I’m going to write about learning.
No, not classroom learning and not intellectual learning. This post is about highly-practical, professional learning and how to accelerate it.
It assumes a few things:
If you’re in marketing and sales (like me), or you’re an operations person, or a designer, a developer, a creative type, or anything else, you need to be able to take in knowledge and turn it into something valuable quickly.
So here goes. This is just what I’ve learned in the last few years about learning.
It’s like this: you settle on developing a new skill—maybe you want to be a better email marketer. You go to Amazon and order dozens of books or Google “the best marketing blogs”.
You learn a lot, but you find quickly you reach a cap, and you still feel helpless to take that knowledge and turn it into something useful.
You’ve probably never been told, “You’re reading too much,” but you are. Reading about professional skills can only get you so far. It’s a much slower process than the alternative, which is observe what others do.
How does this observing work?
Suppose you want to learn to build an email campaign for an online course launch. There are probably some great books out there that can give you a general framework to follow, and they might be worth reading. But a better way to learn this would be to sign up for an online course launch.
When I launched a course for a company I was working with, I did exactly that. I signed up for Ramit Sethi’s “Zero to Launch” email list and archived every email he sent during the three-week reopening period.
This taught me far more about successful course launches than any book could have.
If your first question is, “How do I learn X?”, your second question should be, “Whom can I observe doing X?”
Find a company or an individual whom you know has the knowledge you want, and watch what they do by signing up for their sales funnels, studying their website, watching their speeches, reading their writing. Then reverse engineer that.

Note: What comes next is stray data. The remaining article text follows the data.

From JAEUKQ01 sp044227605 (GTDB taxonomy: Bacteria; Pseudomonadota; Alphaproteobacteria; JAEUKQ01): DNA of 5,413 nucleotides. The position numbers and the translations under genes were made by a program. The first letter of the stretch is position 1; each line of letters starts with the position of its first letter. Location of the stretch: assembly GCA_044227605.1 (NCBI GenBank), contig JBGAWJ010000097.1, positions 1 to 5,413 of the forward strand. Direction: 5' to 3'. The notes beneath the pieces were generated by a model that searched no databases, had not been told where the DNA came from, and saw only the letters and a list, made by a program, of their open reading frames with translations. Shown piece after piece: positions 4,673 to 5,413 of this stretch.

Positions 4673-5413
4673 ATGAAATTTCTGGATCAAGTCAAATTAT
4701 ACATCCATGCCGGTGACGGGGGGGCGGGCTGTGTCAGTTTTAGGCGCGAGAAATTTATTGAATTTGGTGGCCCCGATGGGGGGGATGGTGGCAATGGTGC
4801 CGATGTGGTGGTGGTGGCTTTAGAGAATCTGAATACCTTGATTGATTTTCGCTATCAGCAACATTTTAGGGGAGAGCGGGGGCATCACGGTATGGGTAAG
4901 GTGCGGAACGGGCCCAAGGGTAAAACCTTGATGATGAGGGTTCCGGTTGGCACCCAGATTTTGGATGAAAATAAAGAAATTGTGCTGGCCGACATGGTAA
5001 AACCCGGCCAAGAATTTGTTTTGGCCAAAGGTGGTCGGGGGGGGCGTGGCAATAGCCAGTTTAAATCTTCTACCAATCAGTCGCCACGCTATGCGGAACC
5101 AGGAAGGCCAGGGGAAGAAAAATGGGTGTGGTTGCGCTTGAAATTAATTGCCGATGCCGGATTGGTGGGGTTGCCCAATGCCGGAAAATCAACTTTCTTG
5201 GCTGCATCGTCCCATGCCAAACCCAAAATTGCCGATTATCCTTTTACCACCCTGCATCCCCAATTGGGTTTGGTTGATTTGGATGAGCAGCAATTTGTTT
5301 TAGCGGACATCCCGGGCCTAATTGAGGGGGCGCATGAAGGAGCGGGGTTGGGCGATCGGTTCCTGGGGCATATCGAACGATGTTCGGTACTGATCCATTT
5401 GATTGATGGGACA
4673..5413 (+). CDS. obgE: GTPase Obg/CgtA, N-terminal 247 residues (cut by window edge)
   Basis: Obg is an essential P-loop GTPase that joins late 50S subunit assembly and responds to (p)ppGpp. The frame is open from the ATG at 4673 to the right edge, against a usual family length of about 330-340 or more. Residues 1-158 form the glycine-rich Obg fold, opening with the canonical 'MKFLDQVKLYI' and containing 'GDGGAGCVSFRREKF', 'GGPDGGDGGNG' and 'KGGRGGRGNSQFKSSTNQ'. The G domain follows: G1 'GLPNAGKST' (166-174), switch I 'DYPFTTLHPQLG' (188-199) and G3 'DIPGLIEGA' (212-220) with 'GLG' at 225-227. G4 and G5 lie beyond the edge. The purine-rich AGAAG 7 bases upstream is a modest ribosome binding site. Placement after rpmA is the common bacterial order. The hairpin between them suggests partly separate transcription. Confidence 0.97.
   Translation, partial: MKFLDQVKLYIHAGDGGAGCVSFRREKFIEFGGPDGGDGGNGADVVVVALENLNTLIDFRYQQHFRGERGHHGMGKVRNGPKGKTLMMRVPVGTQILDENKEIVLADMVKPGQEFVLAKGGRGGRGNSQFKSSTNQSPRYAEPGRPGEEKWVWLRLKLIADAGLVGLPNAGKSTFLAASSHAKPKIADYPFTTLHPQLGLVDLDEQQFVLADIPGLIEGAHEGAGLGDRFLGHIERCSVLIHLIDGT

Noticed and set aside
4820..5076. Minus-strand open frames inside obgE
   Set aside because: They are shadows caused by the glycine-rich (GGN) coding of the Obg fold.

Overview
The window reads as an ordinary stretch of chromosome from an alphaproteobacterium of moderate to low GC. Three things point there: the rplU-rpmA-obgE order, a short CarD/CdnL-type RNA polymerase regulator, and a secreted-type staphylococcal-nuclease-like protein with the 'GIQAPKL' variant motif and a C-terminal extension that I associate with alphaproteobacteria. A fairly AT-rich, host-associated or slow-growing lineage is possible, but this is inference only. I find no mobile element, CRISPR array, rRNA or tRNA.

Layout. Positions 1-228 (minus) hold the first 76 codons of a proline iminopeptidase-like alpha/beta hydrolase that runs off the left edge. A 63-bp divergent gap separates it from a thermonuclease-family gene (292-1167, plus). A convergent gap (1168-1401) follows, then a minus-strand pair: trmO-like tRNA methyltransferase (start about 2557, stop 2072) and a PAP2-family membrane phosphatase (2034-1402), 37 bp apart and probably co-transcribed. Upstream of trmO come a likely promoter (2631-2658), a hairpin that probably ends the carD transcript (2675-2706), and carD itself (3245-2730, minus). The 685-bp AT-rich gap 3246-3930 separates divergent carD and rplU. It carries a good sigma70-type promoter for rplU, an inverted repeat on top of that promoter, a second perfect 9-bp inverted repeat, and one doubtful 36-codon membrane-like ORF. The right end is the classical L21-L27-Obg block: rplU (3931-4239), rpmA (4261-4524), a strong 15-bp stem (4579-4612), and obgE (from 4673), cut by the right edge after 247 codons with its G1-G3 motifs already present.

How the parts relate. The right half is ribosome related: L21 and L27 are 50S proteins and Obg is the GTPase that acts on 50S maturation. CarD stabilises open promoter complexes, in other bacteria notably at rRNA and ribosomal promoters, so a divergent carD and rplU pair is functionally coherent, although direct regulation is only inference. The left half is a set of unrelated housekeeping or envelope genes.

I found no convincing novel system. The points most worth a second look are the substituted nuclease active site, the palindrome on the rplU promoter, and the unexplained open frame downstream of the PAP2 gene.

Artists have done this for hundreds of years. During the Renaissance, an artist-in-training would regularly reproduce works from other masters as a study in how they did their craft.
You can do the same for most professional skills today.
Tim Ferriss first introduced me to “just in time” learning in his book, The 4-Hour Workweek. The idea is simple: study can become your enemy when it’s done without defined timelines and outcomes. This is for two reasons:
The solution he suggests? Learn to the task. Rather than trying to cram your head with professional skills you might use one day, find creative tasks and learn the essential skills you need to deliver on that task.
For example, if you want to design a graphic, it makes far more sense to learn the exact tools you need in Adobe Creative Cloud during the process of designing that graphic than to spend months studying the software suite in full. By the time you finish, you’ll forget much of it and likely still won’t have a graphic.
Just-in-time learning gives you the graphic and the essential knowledge you need to move forward. Once you’ve completed a project, take on another, then another. You can learn email marketing when you need to build out your first email campaign. You can learn Facebook ads when you need to run your first ads.
In most cases, you’ll be better served by asking questions than doing research on your own. It might take me hours to find a solution to a technical problem. But emailing or calling someone who has already done it can teach me the same thing in a few minutes.
I’ve become a regular at this and even spent around $800 for a phone call with Ryan Holiday.
If you have a particular learning goal, try to find someone you can talk to about it. Clarity is a good platform for this (you can pay experts for their time), but you can often just email people as well.
When I wanted to learn how a particular video I saw on YouTube was color-graded, I just emailed the producer. I got my question answered, saved myself hours of research, and made a new connection.
One of my philosophies–and the philosophy of many successful people–is that you should create something every day.
When I wanted to learn web design, I did a new test site every day for a few weeks and regularly tweaked my blog. When young people in a program like Praxis want to become better writers, they blog every day for thirty days.
If you want to become a great marketer, the best way to do it is to put yourself in a situation in which you have to do it every single day.
Apprenticeships, internships, and free work are all low-barrier ways to do this, but you can start now without approval as well. You can create a product and try to sell it. Build a Webflow site. Set up a Shopify store. Write an ebook.
If you don’t know what you want to learn, that’s fine, too. Find a project that excites you, and learn everything you need to build that project.
This is how true professional learning happens. It doesn’t happen in the classroom, and it doesn’t even happen on its own through study. You need a constant process of active participation in the particular skills you’re trying to learn.
A show all about creating a career outside the boring, debt-laden, conveyor belt humdrum.